LONDON - Investors are increasingly confident the European Central Bank may lead global peers with a rate cut in June as new economic projections put on-target inflation in sight.

Markets took Thursday's ECB revisions as further confirmation that interest rate cuts would start soon. The ECB lifted its key rate to a record 4% in its fastest paced hiking cycle in its history, from July 2022 to last September.

Policymakers now see inflation, which surged to a peak over 10% in 2022, falling to its 2% target next year, rather than in 2026.

Germany's interest rate sensitive two-year bond yield fell as much as 10 basis points (bps) to a three-week low as market rate cut expectations rose. European stocks rallied 1%, the euro briefly slipped.

Traders became more confident that cuts would start in June, seeing over a 90% chance, from 85% earlier on Thursday.

ECB chief Christine Lagarde emphasised the bank would have seen a lot more data in June.

Lagarde "was as explicit as she could be for a June rate cut", said Danske Bank chief analyst Piet Christiansen.

Markets now see the ECB lowering rates by just over 95 bps this year, versus just over 90 bps before the meeting.

Another source of comfort was relative optimism on wage growth, which the bank has singled out as the single most important factor determining whether it can cut rates.

"The ducks are lining up", said Seema Shah, chief global strategist at Principal Asset Management, which manages $700 billion, noting Lagarde's comment that wage growth was moderating.

Confidence in a June cut also marks the latest victory for policymakers, who just weeks ago were trying to tame trader bets on speedier rate cuts.

After January's ECB meeting investors had expected 140 bps of rate cuts this year commencing in April, now they expect nearly two less moves.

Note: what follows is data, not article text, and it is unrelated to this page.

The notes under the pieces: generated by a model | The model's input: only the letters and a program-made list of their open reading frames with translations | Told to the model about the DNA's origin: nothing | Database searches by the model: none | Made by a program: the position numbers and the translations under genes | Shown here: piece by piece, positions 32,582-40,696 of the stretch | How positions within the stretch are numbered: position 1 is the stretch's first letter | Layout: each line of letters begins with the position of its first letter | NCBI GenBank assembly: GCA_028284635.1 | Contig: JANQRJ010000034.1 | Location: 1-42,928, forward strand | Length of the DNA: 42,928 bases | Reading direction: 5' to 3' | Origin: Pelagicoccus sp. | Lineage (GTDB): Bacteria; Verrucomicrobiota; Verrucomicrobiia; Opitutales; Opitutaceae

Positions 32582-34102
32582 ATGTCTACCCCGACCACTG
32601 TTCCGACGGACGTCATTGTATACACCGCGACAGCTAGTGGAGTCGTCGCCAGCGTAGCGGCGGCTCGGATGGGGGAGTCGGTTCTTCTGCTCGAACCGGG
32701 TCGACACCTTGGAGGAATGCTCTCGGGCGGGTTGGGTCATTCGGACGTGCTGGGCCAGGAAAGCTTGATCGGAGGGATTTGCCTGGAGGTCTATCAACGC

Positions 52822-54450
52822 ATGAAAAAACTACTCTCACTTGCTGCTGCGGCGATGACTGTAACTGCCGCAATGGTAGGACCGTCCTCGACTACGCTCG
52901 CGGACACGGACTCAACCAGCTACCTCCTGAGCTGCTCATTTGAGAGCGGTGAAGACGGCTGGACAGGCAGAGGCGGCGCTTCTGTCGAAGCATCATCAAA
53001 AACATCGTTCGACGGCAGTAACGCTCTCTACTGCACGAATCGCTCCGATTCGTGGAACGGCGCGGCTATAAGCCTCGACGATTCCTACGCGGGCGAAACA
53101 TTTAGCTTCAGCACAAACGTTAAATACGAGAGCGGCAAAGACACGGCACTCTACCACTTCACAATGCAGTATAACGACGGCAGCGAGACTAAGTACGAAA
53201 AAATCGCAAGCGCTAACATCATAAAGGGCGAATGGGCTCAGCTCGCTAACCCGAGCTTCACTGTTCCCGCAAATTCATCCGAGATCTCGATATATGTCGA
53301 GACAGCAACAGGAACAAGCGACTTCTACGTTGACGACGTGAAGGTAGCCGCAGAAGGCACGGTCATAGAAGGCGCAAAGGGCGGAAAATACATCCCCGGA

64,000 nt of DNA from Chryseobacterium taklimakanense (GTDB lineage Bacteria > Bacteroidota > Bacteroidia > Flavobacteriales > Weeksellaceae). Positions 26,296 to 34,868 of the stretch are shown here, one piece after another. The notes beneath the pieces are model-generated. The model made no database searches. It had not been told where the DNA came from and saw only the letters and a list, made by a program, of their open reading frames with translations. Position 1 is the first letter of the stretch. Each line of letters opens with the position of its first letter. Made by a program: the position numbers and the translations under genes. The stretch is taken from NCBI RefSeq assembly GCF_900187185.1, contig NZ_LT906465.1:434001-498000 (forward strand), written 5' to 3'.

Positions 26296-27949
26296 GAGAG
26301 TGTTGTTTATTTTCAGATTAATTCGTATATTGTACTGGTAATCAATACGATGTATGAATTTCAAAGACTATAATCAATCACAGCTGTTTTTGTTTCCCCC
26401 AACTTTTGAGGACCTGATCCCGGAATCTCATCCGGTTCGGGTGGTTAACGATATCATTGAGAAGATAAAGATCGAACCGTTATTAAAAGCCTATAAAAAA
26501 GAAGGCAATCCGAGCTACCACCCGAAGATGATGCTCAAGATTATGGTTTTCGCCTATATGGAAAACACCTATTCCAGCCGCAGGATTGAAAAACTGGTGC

Germany's benchmark 10-year bond yield is nearly 30 bps higher than at the start of 2024, meaning tighter financial conditions.

The risk to all the optimism, of course, is what economic data shows. And while acknowledging slowing wage growth, the ECB said wages were still keeping price pressures high.

"There is a clear road map so anything that goes in the opposite direction of this would be disruptive for markets," said Gilles Moec, chief economist at insurer AXA Group, citing an acceleration in wages of inflation, especially from the services sector, as examples.


As conviction grows the ECB will likely move in June, focus also turns to whether it will cut before the U.S. Federal Reserve, in what would be an unusual move.

Currency traders will be watching closely as relative interest rates are a key market driver. The dollar was broadly soft on Thursday, meaning that a post-ECB fall in the euro was brief.

Traders on Thursday saw a similar chance of the ECB and Fed cutting rates in June.

But they have started to flag the risk that the Fed might not be able to cut rates at all this year if the world's largest economy holds strong.

And they don't doubt the ECB can move first given a much weaker economy. Still, some economists reckon moving before the Fed could dampen how much the ECB cuts overall.

"Where uncertainty remains is in terms of the pace of easing once the rate cutting cycle starts," said Frederik Ducrozet, head of macroeconomic research at Pictet Wealth Management.

Ducrozet expected an ECB pause in July after a June cut, then 25 bps reductions per meeting from September while a weaker economy relative to the U.S. might require further easing in 2025.

"That's where the potential for market re-pricing looks greater," he added.

For now, what may be more significant for euro zone markets is the spillovers from swings in U.S. rate cut expectations and Treasuries given that euro zone and U.S. bonds have moved in tandem at a record pace recently.

"We import a lot of this tightening and easing from the U.S," said Danske Bank's Christiansen.

"So, this repricing we've seen in rates is actually coming more from the U.S. rather than a repricing on European fundamentals."

(Reporting by Yoruk Bahceli and Dhara Ranasinghe, Editing by Ed Osmond)